Election 2016 News and Resources

Spotlight’s 2016 Election Coverage

Hillary Clinton and Donald Trump are tightening their grips on the Democratic and Republican presidential nominations.

Selected News

Fast Company, November 4, 2016: Why Housing Is The Political Issue Candidates Aren’t Talking About

“Republican presidential nominee Donald Trump doesn’t mention housing within his list of priority issues. And while housing is among the 19 policy proposals listed on Democratic presidential nominee Hillary Clinton’s website, the plan is overly broad. Clinton says she wants to make rentals more affordable and create better access to homeownership through educating people on how to build credit and manage a mortgage, updating underwriting tools, clarifying lending requirements, and providing financial support for blighted areas. Though there’s little information on how much this kind of program would cost, it does offer a very basic foundation for how Clinton would begin to deal with a large housing issue that remains largely untouched.”

Bloomberg, November 3, 2016: Here’s Why Both U.S. Parties Need to Worry About Poverty

“A big theme of this presidential election campaign that will be decided on Nov. 8 has been the battle to win low-income voters who feel left behind from the economic expansion. Trump’s rallies have been often packed with middle-class supporters who are receiving his message to ‘make America great again.’ Both him and Democratic candidate Hillary Clinton have promised to raise the minimum wage and deal with the affordability of college and childcare.”

The Washington Post, October 31, 2016: The future of health care, according to Clinton or Trump

“Many Americans’ health care — and the roiling health-care debate in Washington — is likely to be very different depending on whether Democrat Hillary Clinton or Republican Donald Trump becomes the next president. We looked at what both have said they would do with major aspects of the health-care system. And to put their views in perspective, in part through analyses of experts across the ideological spectrum, we are annotating each candidate’s positions using Genius.”

The New York Times, October 31, 2016: Making Sense of the Two Candidates’ Plans on Student Debt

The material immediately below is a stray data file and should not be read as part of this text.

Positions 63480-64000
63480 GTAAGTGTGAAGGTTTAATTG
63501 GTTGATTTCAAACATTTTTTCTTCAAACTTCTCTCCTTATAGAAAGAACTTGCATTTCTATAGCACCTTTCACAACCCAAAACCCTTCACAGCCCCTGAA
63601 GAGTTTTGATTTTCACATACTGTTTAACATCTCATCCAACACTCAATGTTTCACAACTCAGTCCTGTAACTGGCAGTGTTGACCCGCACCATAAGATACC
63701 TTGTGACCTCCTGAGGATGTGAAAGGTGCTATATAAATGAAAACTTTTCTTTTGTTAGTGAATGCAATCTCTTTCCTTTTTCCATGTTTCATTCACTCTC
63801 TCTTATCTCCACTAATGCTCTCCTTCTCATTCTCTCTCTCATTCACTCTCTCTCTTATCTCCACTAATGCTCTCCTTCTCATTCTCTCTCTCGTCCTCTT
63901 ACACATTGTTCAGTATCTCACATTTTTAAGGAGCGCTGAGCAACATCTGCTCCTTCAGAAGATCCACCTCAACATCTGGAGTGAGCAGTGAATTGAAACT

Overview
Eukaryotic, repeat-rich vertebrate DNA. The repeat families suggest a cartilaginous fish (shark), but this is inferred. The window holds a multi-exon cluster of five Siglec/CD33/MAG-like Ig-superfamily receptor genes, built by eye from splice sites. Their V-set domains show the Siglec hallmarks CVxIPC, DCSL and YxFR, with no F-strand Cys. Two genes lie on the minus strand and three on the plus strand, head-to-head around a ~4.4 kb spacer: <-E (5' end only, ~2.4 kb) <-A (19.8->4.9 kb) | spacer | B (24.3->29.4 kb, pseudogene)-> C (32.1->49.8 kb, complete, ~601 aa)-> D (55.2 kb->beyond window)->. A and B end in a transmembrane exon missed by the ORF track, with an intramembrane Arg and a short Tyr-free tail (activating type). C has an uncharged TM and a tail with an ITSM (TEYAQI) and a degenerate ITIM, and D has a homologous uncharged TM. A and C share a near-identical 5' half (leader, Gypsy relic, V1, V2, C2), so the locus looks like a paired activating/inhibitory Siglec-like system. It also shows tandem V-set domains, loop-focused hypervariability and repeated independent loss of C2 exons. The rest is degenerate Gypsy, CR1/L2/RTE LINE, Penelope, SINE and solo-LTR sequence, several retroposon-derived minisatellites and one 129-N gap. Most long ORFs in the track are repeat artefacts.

“The challenge of making higher education more affordable is now front and center in national politics in a way it hasn’t been in recent memory. It was a signature issue that drove Bernie Sanders’s surprisingly successful campaign in the Democratic primaries, and it has mobilized millions of young adults who are starting their careers burdened by debt, and the parents who share that burden.”

Politifact, October 31, 2016: Donald Trump says half of young black children are in ‘abject poverty’

“It turns out that the poverty rate for young African-Americans is disproportionately high, but not nearly as high as Trump suggests.”

PBS NewsHour, October 20, 2016: What people living in poverty want the presidential candidates to know

“In rural Wilkesboro, North Carolina, nearly a quarter of residents live in poverty, well above the national rate. Residents there say their needs and concerns are not being discussed in the national political dialogue, which means for some, they won’t vote at all. Lisa Desjardins reports.”

POLITICO, October 18, 2016: Kaine calls for broad rethink to combating poverty

“‘It’s important to remember: poverty isn’t confined to our cities,’ Kaine said. ‘And it isn’t only found in the places we normally think of, like isolated parts of Appalachia or rural America or Indian country.'”

The Hill, October 18, 2016: Kaine touts Clinton’s anti-poverty proposals

Tim Kaine on Tuesday touted Hillary Clinton’s plans to fight poverty, as the Clinton campaign works to ensure that young voters and minorities turn out and vote for the Democratic presidential ticket.”

The Week, October 13, 2016: (Opinion) How Hillary Clinton can beef up her child poverty plan

“On the other hand, Clinton’s approach is still dogged by an insistence that poverty benefits must be tied to work. This is a fundamental error in thinking about poverty, and a capitulation to conservative agitprop. (Conservative versions of the CTC are always totally nonrefundable, because conservatives think that irresponsible poor people will have kids simply to claim the extra money — they don’t want ‘to encourage fertility in the poor,’ as a conservative analyst told me once.)”

NPR, October 12, 2016: How Clinton And Trump Plan To Address The Issue Of Poverty

“Tens of millions of Americans live in poverty, yet the issue has received scant attention on the presidential campaign trail. We examine the candidates’ plans to address poverty.”

The Atlantic, October 12, 2016: No, Most Black People Don’t Live in Poverty—or Inner Cities

“There might have been a time when conflating inner cities and African Americans was appropriate shorthand, but it’s just not accurate anymore. The majority of African Americans are living both above the poverty line and outside of the inner cities, rendering Trump’s comments misleading and factually inaccurate.”

Vox, October 11, 2016: 3 cartoons explaining how Hillary Clinton’s new proposal helps the very poor

“Vox’s Dylan Matthews has a detailed look at the significance of this proposal. But here we’ve boiled it down to three simple cartoons. These benefits phase out for upper-middle-class and rich households, but we’re just going to look at how this impacts the lower end of incomes.”

Vox, October 11, 2016: Hillary Clinton is proposing a policy to tackle deep poverty

“On Tuesday, Hillary Clinton unveiled what is arguably among the most important policies she’s announced during her entire presidential campaign. It is an ambitious but politically attainable plan that will lift huge numbers of families with children out of poverty. It is targeted exclusively at the poor, and the extreme poor in particular, with no money spent on the middle class or rich.”